# Thevenin with dependent source question

Discussion in 'Homework Help' started by andrewintejas, Oct 16, 2014.

1. ### andrewintejas Thread Starter New Member

Sep 20, 2014
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Sorry in advance for the obtuse question. This is from a textbook example. While calculating the Thevenin Resistance for this circuit, they shorted the terminals a/b as expected. They then say, "observe that when the terminals a,b are shorted together, the control voltage v is reduced to zero..."

I see that the 25 Ohm resistor branch is shunted by this short and thus no current flows across it, but I guess I don't see why the voltage on the right-hand side (when shorted like this) would be zero throughout; whereas, when it's open (as in the photo), there is a voltage across a/b. I assume this is tied to why there's no current across ix when the a/b is open.

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2. ### t_n_k AAC Fanatic!

Mar 6, 2009
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Surely ix is always zero!
Shorting a-b means the control parameter v is simultaneously zero. This makes the controlled source of 3*v equal to zero. This simplifies the analysis to determine the short circuit current across a-b.

Last edited: Oct 16, 2014
3. ### MrAl Well-Known Member

Jun 17, 2014
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Hi,

Yeah that's strange, why do they show ix when it is a single wire without a loop.

Also, i think the Thevenin equivalent will have to include at least one dependent source. Do you have to calculate the Thevenin equivalent?

4. ### andrewintejas Thread Starter New Member

Sep 20, 2014
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I guess what I'm trying to understand conceptually is why there would be a voltage drop on the right-side circuit (across that 25 Ohm resistor) when the a/b port is open, but none when it's shorted.

Also, the control port for the dependent sources is not shown, but I presume that there's an implicit connection between theses dependent sources and their input, i.e., there's no voltage flowing between left and right sides in that picture, yet the 3v VCVS gets voltage from the branch on the other side.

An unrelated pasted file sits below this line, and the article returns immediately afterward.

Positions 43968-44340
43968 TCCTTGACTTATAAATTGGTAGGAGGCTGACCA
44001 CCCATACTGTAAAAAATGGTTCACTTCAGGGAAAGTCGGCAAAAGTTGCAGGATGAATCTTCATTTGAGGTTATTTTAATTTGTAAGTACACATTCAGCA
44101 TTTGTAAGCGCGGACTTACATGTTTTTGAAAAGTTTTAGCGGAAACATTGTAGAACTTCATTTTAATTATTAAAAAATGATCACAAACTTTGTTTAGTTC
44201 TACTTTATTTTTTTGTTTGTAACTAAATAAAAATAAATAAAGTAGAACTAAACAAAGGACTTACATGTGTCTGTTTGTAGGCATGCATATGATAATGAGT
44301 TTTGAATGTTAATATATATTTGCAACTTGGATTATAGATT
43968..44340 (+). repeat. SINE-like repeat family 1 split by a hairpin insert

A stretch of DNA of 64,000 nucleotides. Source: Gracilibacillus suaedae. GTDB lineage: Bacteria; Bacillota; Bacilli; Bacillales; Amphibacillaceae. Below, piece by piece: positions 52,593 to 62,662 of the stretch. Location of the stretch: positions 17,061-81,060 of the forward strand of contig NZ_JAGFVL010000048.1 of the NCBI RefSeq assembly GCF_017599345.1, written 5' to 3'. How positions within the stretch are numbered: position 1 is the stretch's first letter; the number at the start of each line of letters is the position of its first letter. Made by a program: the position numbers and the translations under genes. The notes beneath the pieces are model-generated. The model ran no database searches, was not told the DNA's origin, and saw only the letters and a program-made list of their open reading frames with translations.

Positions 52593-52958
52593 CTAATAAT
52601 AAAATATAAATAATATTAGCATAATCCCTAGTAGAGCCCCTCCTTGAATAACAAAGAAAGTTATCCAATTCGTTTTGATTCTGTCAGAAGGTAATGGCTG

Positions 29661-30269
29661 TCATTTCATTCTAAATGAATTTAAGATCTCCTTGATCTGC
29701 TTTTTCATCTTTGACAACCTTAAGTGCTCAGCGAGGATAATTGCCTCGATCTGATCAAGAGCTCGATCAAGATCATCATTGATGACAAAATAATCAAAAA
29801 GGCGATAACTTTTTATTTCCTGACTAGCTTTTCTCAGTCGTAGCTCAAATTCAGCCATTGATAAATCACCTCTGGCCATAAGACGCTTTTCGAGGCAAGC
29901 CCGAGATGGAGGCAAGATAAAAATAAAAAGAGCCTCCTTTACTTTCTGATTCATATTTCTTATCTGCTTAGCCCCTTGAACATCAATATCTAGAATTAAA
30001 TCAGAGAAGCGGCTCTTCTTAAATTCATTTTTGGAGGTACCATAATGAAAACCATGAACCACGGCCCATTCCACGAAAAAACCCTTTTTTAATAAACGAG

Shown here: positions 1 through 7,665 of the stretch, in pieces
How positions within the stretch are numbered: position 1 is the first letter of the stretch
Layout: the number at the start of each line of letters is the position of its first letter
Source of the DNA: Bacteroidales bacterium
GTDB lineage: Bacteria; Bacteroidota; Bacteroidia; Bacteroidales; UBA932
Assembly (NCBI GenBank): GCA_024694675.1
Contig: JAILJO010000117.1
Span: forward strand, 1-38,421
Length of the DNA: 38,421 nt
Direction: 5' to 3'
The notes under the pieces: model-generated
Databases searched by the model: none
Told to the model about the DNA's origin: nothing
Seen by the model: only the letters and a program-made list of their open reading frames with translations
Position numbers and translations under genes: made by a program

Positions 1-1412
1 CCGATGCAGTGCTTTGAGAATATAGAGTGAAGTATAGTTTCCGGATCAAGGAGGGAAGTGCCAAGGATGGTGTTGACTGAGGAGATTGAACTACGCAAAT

5. ### Jony130 AAC Fanatic!

Feb 17, 2009
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Vab voltage is 0V because you short A with B (they are connected together). So how can you measure any voltage across A and B if no potential difference across this two points exist, because this point are join together and form one single point.

In electronic the "current" is flowing not the voltage. Voltage do not flow.
Voltage across 25 ohm resistor is a input port for VCVS. And input port don't have to be connected with the output port of a VCVS.
And no current is drawn by VCVS input ports. VCVS input behaves like an ideal voltmeter.
And we have very similarly situation for CCCS. The "input/control port" is a current which flows through 2k ohm resistor.

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6. ### andrewintejas Thread Starter New Member

Sep 20, 2014
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Thanks for the great links. Sorry, I shouldn't have written flow for the voltage! What threw me off on the shorted scenario is that fact that this is a current source (albeit dependent) and as such, we get a current flow in a loop with any voltage differences driving it. Current sources are so counter-intuitive. I don't have day-to-day examples of such things...

What remains confusing to me though is how there's a voltage drop across the 25 ohm resistor in the open a/b scenario. The VCVS takes its input from the drop, yet I don't see what potential difference exists to create it. In the absence of the VCVS, would the drop across the 25ohm be zero?

Anyway, sorry for the idiotic questions.

7. ### Jony130 AAC Fanatic!

Feb 17, 2009
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The current source create the voltage drop across 25ohm resistor. Without VCVS the i current ( "input current" for CCCS) is equal to
5V/2Kohm = 2.5mA. So the CCCS "output current" is equal to 20*i = 50mA. And this means that Vab voltage is equal to :
Vab = -50mA * 25 ohm = - 1.25V
But if now we put VCVS into the circuit, we see that the VCVS "input voltage" will be -1.25V and the "output" 3*-1.25V = -3.75V.
But this will change i current to (5V - (-3.75V))/2k = 4.375mA and Vab = - 2.18575V but this again will give as the new i current value
i = 5.781mA
and new Vab2 = -2.890V and so on until we find the final solution (i = 10mA and Vab = -5V ).

8. ### andrewintejas Thread Starter New Member

Sep 20, 2014
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Mathematically, I found the problem quite straight-forward. KVL, NV, OL and it all works out quickly. I was just struggling with the conceptual aspect: how one can just eyeball it to reach to those conclusions without doing the math (as it was in the textbook). I guess the answer in the first case is that the two dependent sources work together to create a voltage drop. So, I will have to be satisfied with that for now.

Thanks again